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Some notes - Sonata in B Minor by Franz Liszt

By Daniel Mateos MorenoRead his Résumé.

N. E.: Normalmente sólo publicamos artículos en español. Sin embargo, estamos abiertos a excepciones en caso de recibir un artículo inédito en otro idioma que merezca especial interés.

Franz Liszt

When speaking about something or somebody that has been vastly discussed before, one has the obligation to contribute something different. Who, even among the non‑musicians, has never read about Franz Liszt? Therefore, one can only try to propose new reasons, or at least his reasons, for supporting a position in the existing discussions. If we add the fact that music is an art and itself a social science, then we reach the conclusion that it might be much more interesting to pose new questions than to answer old questions about Liszt´s controversies.

At the moment of finishing the composing of his Sonata in B minor, in 1853[1], Liszt had abandoned his brilliant career as a concertgoer more than ten years ago and changed it for an easier life as kapellmeister in Weimar, followed by Princess Sayn-Wittgenstein, who became Liszt´s mistress and fervent worshipper. This was probably done so to have more time to compose and to give free classes to his pupils, or probably because he was Asuch a restless head@ following the romantic idea of unsteadiness suggested by Heine[2], as is the romantic idea of the Agenius@. Anyhow, it is very difficult to come to a precise conclusion upon the complex and contradictory character of Liszt[3], which inevitably reflects in his pieces. When one reads any of the books written about his life, one realizes that his music was a reflection of his life: very passionate with innumerable affairs, and on the other hand full of mysticism even devoting the end of his life to a convent. According with this duality, it is widely recognized that god and the devil appear equally in his music, especially noticeable in the figure of Faust as used by Liszt. Here we reach one of the most trite discussion about Liszt, and particularly about his Sonata in B minor: Programmatic or not programmatic? Every author gives an opinion about that, from the vaguest Peter Raabe who considered it an autobiography, to the well-depicted stories of Tibor Szasz approaching the absurd[4]. We now assert that whatever it is, it doesn´t really matter, as we must be aware that either explanation, programmatic or non, converges to a unique point: the fight between two opposite poles. In our opinion, such is not a coincidence, owing to the fact that the base of the German philosophy at that time and later was greatly supporting this these, held by Martin Heidegger and F. Nietzsche. However, Nietzsche described Liszt as Athe advent of showmen in music@[5]. Here again we feel this two sides of the genius, sometimes poetical and subtle, other times superficial and full of show, able to captivate the audience even forgetting the music that had to play, according to Berlioz[6]. Schumann found this kind of virtuosity to be worthless although the sonata in B minor was dedicated to him.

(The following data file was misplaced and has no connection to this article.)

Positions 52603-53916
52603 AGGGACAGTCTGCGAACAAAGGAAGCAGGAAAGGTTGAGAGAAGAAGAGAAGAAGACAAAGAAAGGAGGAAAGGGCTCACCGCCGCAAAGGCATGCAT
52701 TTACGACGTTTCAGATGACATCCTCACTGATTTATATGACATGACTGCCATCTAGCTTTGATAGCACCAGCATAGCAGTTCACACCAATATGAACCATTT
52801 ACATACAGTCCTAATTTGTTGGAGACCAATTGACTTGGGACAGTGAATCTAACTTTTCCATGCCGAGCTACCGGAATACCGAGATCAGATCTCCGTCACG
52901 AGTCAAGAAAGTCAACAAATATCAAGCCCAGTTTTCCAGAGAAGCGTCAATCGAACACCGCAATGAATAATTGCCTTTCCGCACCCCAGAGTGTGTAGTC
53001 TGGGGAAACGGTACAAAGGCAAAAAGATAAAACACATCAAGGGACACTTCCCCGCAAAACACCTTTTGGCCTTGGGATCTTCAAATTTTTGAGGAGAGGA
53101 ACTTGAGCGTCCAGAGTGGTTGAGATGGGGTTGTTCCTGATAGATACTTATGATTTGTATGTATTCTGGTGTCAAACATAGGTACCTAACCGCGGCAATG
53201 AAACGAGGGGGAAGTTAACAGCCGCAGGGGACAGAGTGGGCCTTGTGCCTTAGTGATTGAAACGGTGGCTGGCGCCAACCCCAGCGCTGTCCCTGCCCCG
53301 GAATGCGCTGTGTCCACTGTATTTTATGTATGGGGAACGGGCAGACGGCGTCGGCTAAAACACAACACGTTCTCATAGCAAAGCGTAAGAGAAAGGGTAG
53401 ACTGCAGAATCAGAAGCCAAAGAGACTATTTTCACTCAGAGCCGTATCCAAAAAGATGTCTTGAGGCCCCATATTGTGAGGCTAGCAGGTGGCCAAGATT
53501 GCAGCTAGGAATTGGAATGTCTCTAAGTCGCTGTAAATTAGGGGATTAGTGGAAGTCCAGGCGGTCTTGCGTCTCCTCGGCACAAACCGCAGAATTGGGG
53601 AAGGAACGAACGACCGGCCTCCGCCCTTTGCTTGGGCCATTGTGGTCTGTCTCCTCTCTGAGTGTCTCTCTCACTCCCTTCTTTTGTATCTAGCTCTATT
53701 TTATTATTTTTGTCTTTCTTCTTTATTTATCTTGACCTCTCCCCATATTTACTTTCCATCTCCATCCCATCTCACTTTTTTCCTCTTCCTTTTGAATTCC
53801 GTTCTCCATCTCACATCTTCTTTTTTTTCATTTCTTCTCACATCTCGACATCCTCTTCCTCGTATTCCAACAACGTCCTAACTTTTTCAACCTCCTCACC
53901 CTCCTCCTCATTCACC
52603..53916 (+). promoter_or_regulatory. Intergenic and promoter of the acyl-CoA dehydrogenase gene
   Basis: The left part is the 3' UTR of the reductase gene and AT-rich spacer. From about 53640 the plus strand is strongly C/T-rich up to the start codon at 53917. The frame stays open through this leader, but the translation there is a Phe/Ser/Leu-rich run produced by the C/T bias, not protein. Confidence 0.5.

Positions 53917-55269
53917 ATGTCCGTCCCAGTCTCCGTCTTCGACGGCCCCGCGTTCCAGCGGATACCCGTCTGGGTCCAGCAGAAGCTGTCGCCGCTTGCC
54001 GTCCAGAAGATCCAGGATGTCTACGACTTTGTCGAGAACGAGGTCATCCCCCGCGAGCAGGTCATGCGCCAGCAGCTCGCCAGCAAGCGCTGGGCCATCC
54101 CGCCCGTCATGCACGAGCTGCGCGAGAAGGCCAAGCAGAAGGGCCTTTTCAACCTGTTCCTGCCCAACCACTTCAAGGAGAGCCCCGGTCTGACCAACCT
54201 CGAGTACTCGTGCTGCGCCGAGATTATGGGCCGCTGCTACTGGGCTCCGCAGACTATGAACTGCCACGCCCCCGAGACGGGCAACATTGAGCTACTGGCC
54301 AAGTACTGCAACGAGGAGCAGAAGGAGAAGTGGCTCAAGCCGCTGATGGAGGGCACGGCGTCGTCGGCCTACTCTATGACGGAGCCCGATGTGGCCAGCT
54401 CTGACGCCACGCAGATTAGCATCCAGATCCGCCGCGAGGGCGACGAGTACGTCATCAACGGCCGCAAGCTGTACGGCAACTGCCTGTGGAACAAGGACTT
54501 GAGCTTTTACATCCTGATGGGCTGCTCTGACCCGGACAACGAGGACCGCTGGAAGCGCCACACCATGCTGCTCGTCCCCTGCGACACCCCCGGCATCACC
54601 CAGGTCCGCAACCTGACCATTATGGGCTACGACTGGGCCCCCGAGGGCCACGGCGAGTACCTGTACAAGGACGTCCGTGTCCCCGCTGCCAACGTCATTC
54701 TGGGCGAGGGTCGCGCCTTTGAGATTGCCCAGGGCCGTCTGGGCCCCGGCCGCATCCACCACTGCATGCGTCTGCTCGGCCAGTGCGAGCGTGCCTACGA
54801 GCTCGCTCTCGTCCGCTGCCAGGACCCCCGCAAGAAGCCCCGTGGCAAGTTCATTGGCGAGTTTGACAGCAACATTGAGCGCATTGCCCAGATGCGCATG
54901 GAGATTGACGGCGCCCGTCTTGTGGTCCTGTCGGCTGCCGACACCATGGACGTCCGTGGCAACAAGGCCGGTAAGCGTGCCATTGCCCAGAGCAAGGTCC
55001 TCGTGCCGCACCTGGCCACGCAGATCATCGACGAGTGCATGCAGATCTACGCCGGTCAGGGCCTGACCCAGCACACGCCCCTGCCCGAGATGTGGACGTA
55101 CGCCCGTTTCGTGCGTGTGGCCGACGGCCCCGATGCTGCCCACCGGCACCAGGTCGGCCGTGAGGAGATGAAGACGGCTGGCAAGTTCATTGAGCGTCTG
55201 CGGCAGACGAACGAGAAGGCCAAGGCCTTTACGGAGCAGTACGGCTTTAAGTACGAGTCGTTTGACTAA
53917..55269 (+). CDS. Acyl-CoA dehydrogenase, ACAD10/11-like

What we can never deny is that Liszt and Chopin were the two that totally changed the piano technique, and we would not be wrong to say that not such an important advancement in piano technique has been made since what they did. Starting from the technique of using a coin on the wrist and then developing their études (either by Chopin or Liszt), it seems one of the big gaps ever jumped in the history of art.